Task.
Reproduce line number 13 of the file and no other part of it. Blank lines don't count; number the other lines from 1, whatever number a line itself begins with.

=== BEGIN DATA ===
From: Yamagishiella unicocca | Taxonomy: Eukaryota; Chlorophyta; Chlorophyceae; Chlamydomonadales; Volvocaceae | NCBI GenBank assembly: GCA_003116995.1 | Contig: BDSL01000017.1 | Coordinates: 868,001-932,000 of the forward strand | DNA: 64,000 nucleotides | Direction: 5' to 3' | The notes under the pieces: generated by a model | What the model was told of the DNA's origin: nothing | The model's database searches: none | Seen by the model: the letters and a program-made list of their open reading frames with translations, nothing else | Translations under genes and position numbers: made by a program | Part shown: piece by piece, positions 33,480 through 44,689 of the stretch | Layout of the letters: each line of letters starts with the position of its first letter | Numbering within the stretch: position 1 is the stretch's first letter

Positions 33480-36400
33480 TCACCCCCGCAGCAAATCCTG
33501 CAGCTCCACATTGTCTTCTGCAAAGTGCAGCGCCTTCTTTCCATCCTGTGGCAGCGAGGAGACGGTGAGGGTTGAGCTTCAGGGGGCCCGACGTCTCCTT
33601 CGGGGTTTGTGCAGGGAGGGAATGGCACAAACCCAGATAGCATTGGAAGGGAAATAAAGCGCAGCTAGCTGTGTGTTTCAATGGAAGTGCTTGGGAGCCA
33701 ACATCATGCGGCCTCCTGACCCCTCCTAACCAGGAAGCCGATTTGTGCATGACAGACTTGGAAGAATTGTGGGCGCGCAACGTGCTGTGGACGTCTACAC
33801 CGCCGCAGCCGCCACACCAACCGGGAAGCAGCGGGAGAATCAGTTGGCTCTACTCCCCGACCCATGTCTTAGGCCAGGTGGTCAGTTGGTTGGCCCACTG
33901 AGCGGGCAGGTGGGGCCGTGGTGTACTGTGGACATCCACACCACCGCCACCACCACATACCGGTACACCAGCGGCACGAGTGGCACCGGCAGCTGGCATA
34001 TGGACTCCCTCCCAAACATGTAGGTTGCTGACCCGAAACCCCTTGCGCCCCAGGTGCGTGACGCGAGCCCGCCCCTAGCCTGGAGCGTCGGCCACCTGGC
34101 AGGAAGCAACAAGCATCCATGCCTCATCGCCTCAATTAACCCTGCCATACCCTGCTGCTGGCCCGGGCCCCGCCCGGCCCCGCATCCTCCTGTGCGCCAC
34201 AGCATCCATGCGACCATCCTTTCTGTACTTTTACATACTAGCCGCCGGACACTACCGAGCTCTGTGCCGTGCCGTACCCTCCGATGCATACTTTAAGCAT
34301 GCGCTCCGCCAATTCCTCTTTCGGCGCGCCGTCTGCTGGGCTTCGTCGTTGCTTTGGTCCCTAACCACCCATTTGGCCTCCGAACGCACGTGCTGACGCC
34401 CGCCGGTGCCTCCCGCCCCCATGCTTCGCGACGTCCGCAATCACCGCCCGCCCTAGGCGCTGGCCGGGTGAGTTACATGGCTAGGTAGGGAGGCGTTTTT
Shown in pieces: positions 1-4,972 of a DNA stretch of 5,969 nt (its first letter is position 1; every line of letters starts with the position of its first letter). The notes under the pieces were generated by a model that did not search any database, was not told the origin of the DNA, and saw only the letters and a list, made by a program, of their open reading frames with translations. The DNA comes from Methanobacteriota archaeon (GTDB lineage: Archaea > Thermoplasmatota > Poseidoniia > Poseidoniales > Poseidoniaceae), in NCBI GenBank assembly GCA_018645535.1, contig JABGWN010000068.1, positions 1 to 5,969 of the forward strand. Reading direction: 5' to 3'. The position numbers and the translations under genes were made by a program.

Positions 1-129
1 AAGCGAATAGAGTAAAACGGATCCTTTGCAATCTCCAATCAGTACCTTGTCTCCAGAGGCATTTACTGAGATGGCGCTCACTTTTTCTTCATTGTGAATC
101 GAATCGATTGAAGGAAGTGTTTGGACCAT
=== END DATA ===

34401 CGCCGGTGCCTCCCGCCCCCATGCTTCGCGACGTCCGCAATCACCGCCCGCCCTAGGCGCTGGCCGGGTGAGTTACATGGCTAGGTAGGGAGGCGTTTTT